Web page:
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Jacqui McGill AO

Non Executive Director

Compassion and Leadership

One of my favourite Podcast is the ABC’s  All in the Mind.  This week whilst out walking, I struck gold with Leadership in Mind if you can spare 30 mins it is well worth a listen.

The episode covered positive psychology and neuroscience and how they can play a role in creating good leaders.  The two main interviewees were Rasmus Hougaard from The Potential Project and Sue Langely from the Langley institute.  Both spoke to the importance of mindfulness, selflessness, and compassion in being a good leader.  They described the three characteristics like this;

Selflessness;  not leading for your own gain, leading for the bigger impact, seeing the bigger picture rather than your own ego centrical desires.

They went on to say that if you have a big ego, you are very vulnerable to criticism, to manipulation, and it is likely you will develop strong confirmation bias and create a Leadership bubble where you only hear what you want to hear.  And as a result, you won’t connect with your clients or your people.

This reminds me of a meeting I had with a CEO of a services firm, he informed me that he was on a listening tour of Australia – where he wanted to listen to the customer experience of his organisation.  And then he talked for the next 45 mins non- stop.  I remember the uncomfortable looks on the faces of his team – needless to say I am sure he got a lot out of our meeting.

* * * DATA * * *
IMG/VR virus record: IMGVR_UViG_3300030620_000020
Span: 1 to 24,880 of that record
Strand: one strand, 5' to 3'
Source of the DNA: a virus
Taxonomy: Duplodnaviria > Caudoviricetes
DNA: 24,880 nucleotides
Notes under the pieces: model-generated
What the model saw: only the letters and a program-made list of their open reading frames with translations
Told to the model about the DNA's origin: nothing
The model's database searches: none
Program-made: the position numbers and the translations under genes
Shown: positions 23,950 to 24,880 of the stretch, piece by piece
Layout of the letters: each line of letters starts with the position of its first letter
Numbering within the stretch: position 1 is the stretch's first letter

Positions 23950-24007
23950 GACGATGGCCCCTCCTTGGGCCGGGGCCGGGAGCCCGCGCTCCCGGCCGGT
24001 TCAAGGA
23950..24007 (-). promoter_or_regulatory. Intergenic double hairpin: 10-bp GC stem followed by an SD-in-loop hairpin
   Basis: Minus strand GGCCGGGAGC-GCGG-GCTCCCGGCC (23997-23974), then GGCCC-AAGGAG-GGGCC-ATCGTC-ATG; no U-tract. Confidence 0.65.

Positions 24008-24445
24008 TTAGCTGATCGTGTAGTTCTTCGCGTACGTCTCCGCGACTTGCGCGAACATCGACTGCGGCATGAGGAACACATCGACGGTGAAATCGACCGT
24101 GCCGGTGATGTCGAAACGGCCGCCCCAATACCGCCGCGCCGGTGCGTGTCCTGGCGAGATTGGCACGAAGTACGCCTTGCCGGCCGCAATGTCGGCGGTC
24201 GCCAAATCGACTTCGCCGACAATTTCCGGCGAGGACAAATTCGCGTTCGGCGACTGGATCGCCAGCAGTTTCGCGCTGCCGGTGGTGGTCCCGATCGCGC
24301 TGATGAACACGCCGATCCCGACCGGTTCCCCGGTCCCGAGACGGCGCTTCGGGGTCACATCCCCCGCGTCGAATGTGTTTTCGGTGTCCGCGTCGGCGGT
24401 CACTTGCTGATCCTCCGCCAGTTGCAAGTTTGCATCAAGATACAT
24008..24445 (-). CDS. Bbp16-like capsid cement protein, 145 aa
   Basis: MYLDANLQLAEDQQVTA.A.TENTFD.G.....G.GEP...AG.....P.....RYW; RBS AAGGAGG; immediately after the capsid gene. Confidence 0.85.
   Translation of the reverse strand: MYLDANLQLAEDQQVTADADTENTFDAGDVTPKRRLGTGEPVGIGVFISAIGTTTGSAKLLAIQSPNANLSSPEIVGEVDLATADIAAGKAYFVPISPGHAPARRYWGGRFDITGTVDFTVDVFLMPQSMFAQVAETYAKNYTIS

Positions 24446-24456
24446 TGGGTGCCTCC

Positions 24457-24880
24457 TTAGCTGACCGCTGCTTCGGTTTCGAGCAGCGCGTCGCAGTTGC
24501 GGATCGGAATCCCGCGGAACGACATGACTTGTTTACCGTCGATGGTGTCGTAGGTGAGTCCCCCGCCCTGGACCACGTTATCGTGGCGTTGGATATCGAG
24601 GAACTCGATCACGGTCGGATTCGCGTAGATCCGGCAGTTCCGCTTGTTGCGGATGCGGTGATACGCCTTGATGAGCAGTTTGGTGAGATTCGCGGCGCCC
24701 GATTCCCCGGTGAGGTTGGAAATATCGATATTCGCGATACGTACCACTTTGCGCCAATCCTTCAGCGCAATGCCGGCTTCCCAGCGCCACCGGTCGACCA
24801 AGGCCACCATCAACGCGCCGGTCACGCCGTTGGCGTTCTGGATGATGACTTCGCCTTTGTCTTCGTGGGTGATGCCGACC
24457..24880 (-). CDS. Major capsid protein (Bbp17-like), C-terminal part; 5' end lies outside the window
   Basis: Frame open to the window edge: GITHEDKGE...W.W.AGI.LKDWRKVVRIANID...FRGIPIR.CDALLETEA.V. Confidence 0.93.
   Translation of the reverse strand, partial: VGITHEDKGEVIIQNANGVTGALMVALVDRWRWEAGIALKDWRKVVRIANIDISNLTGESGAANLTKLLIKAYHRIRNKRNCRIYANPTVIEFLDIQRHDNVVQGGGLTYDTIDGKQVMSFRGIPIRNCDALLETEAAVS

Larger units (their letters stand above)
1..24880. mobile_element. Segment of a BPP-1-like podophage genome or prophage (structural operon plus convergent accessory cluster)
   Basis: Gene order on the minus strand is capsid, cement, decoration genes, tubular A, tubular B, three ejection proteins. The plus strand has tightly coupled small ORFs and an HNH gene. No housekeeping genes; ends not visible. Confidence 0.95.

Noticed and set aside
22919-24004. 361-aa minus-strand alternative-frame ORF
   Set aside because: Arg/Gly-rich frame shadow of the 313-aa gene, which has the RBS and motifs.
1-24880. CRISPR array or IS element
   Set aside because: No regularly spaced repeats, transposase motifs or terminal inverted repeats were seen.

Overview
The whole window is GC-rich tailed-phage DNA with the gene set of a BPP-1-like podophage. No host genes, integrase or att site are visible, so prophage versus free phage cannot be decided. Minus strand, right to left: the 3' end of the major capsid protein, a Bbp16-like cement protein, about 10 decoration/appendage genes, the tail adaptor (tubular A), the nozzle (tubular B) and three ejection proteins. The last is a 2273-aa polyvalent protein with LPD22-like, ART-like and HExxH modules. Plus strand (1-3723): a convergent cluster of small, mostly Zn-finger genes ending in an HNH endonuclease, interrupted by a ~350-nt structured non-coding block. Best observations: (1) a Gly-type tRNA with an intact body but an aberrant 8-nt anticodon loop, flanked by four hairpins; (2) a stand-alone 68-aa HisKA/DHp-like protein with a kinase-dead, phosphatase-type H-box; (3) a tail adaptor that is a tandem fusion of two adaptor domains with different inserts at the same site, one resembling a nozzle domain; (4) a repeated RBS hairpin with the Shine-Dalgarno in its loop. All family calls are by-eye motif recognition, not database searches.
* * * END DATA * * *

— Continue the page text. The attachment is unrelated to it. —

Compassion;  intention to want to be of benefit to others. Put simply it is the ability to create better outcomes for others as a result of your interaction’s with them.  In their studies over 35,000 leaders, 96% said compassion is important for their leadership.  They went on to say that leaders over time can lose our ability to empathise with people (involves mirror neurons fading). And one CEO described that he had felt that during 15 years of being a CEO he had lost the ability to empathise.  Rasmus went on to describe compassion as coming after empathy ie it requires action.  Leaders with compassion will try to solve the problem with the person – make it right.

This reminded me of a visit I made to Holden in Elizabeth, prior to their closure.  They had this huge whiteboard which had people’s names on it and their new job.  They invited ex-Holden team members to come back and fill it out.  Seeing it, really made me feel that the leadership team cared for their team members.  I am sure it gave the employees heart, and bolstered the leadership team as well – to see the team members move on to new lives. 

Mindfulness; being focused, not allowing distraction, or other thoughts to highjack your mind.   Done well, it can create a culture where people are more attentive to another, meetings are more effective, people are more aware of how they send emails, and an organisation has a culture of strong sense of focus and priorities.

The good news was that all of these can be taught.  Neuroplasticity – means that our brain can rewire and build stronger neural pathways. The more often you practice selflessness and compassion the better at it you will become.  So I hope I have given you some food for thought!  Take a listen to the full podcast I think you will find that 30 mins a good investment.



MBA, BSc (Extractive Metallurgy)

DAdel (Honoris Causa), GAICD

Adelaide, South Australia



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